World War II and Australian Education

Like many other countries that backed up the British government, World War II Australia was also a direct victim of the ravages of the war. The country was attacked at different times by enemies, causing it a considerable number of casualties. Every crucial aspect of the country was greatly affected. In Australia, education during WW1 was greatly affected.

Unlike now that I can easily get my assignment help from an essay service for students from AU as a result of the advancement in science and technology, a typical Australian in World War 2 could not get the same help from a professional essay writing service with their assignment. Even education after World War 2 has significantly been influenced.

Whether you are writing an essay or you’re just only reading, it is a great source of information about schooling during WW2. You are in the right place and will learn greatly from this article.

During the course of WW2, Australia fought at the forefront with the United Kingdom against Nazi Germany to hold the British Empire together. Reports have it that about one million Australians, both women and men, served in different capacities and that the country greatly contributed to the regional and ultimate defeat of Hitler Germany his allies by the British. For example, the Royal Navy was chiefly responsible for the 1940 attacks against Italy. And the Australian army also played a quite momentous role after they joined in the battle on September 3, 1939.

●      Mass Evacuation

There was a mass evacuation of people from urban centers to the rural districts. Many of the children were evacuees, and a large number of them couldn’t go to school because of this migration from one region to another to escape the war. Parents also found it difficult to meet their children’s need, forcing them to take them out of school. There was also an increase in juvenile delinquency. Crimes committed by young people became drastically high. Children who already lost both parents decided to altogether abandon and commit petty crimes.

●      Active Male Participation

As with every war, male participation was high because men were then considered to be more effective and stronger. Men were heavily enlisted, reducing the number of men available in the country. Young men, who were teachers before the break of the war, were conscripted into the fight. And as a result of this and the massive evacuation of people from the urban to the rural districts, the student-teacher ratio became unbalanced. The shortage of teachers made learning even more difficult. One teacher was expected to teach 50 to 100 students at a time. Women were mainly responsible for instructing the children, and this is why the women’s role after WW2 Australia has been quite remarkable.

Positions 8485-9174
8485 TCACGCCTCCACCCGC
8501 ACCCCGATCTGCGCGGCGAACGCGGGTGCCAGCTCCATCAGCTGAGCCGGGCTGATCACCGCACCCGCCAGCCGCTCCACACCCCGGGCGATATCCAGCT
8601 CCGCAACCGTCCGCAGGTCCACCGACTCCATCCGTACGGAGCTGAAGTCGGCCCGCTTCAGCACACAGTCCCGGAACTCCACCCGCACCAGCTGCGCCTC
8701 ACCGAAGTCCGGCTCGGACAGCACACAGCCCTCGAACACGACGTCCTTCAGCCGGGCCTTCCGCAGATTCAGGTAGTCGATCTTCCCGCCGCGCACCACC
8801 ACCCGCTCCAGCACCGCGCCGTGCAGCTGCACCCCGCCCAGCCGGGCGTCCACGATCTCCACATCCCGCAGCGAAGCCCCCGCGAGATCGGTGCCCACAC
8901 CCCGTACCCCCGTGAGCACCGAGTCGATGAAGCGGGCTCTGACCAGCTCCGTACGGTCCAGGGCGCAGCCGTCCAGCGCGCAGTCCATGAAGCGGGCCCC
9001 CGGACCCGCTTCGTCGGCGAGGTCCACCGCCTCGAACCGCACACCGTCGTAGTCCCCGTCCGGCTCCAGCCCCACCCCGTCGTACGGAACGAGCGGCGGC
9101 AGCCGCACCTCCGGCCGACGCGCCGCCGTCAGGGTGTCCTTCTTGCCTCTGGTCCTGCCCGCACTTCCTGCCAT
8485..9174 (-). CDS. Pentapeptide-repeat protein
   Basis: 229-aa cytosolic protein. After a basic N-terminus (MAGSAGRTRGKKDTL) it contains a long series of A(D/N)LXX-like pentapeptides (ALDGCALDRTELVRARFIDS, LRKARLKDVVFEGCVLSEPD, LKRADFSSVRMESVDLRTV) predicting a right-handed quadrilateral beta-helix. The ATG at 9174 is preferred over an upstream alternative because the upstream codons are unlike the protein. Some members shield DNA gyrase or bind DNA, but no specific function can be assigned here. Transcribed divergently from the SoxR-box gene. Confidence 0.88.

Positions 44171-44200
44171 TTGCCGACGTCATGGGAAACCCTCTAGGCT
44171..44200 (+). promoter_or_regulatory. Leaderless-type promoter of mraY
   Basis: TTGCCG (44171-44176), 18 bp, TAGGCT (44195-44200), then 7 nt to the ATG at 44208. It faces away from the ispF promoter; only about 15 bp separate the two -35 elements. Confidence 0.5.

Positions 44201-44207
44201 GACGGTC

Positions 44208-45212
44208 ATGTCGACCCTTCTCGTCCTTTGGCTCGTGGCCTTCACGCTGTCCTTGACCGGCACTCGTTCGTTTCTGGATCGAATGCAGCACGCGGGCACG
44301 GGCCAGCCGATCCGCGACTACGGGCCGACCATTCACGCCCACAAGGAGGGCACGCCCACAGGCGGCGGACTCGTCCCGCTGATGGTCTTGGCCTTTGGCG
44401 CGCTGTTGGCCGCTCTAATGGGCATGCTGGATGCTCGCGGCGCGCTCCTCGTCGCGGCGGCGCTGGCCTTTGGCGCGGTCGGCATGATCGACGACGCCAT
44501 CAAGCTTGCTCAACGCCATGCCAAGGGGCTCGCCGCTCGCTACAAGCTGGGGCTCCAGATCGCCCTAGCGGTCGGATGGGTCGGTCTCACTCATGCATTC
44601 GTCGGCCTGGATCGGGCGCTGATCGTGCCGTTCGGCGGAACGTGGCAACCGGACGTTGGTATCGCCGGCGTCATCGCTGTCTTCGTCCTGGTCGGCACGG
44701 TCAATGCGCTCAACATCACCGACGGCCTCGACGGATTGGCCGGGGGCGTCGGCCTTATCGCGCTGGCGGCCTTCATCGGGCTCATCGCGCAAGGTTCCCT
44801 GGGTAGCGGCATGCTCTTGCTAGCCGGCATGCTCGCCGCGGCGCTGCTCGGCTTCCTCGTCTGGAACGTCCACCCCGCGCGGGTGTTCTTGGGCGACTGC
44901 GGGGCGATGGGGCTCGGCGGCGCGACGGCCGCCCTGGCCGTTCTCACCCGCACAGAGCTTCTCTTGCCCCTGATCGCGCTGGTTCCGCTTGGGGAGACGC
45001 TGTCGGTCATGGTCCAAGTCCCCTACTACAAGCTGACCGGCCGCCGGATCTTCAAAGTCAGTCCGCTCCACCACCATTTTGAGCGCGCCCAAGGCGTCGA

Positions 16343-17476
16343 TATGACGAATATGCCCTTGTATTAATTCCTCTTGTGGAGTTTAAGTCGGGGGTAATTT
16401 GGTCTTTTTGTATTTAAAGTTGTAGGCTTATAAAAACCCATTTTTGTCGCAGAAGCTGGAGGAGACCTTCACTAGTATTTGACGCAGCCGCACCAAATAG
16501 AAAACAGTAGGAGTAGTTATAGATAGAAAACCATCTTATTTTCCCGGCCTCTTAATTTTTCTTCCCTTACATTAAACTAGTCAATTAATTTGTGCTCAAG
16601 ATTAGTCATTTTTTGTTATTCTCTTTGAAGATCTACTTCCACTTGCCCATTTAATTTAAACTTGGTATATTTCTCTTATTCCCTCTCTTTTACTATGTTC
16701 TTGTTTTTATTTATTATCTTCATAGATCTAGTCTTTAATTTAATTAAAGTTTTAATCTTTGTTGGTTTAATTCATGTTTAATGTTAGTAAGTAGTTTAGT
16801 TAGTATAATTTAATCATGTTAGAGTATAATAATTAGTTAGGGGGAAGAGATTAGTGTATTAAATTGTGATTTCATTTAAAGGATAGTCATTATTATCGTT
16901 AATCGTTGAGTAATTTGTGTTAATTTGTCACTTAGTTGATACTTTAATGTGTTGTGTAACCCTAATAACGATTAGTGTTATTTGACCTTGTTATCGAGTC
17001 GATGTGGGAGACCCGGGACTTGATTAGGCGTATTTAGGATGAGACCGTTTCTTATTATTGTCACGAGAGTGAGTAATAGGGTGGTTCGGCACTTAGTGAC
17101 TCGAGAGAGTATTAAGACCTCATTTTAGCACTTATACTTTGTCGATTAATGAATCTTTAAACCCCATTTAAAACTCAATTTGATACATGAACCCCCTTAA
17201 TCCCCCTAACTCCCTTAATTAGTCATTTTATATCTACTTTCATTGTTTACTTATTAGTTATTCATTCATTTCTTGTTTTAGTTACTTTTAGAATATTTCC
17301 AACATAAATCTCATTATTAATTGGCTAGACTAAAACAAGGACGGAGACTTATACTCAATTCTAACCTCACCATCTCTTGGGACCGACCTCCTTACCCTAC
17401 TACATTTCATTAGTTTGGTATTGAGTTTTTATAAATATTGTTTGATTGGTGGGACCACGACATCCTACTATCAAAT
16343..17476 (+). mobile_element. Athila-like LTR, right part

●      Requisitioning of Schools

Many of the schools in Australia were requisitioned to the military. Schools that were supposed to be learning centers became military bases. This caused students their classes. School administrators were forced to look for alternative learning environments that affected the learning process of the children at that time. The double-shift system was also operated, in which children from the rural areas attended classes in the morning, while those from the urban were scheduled for afternoon classes, despite the shortage of teachers. A wartime curriculum was designed in place of the regular educational curriculum. Students were instead taught how to survive. Air-raid drills had to be instilled in young children.

●      Limited Educational Funding

Before the war, there was a Great Depression of which Australia seriously suffered from. There was a rapid spread of poverty, unemployment, low income, deflation, and so on. The economy continued to decline until 1932 when a slow recovery began before the WW2. This caused the country a lot. There was no direct funding for education by the government. Most of the funds that were generated were diverted to the acquisition of weapons and also the welfare of soldiers. Funds for education were received from private local as well as international organizations.

●      Failed Education Reform Schemes

Although the education system returned to its initial state, following the 30 years economic boon after the war, however, unlike Britain and other countries involved in the war, Australia was still unable to effect the fundamental change needed in the system.  A great gap still has to be filled. Even immediately after the war, the number of instructors and students recorded in the university was still considerably low. The Australian government has to definitively establish some educational policy to change the educational system forever and make it better than it presently is. Truly, Australian students can now get professional help from an essay writing service; nonetheless, a lot still has to be done to fill that great gap in the education sector.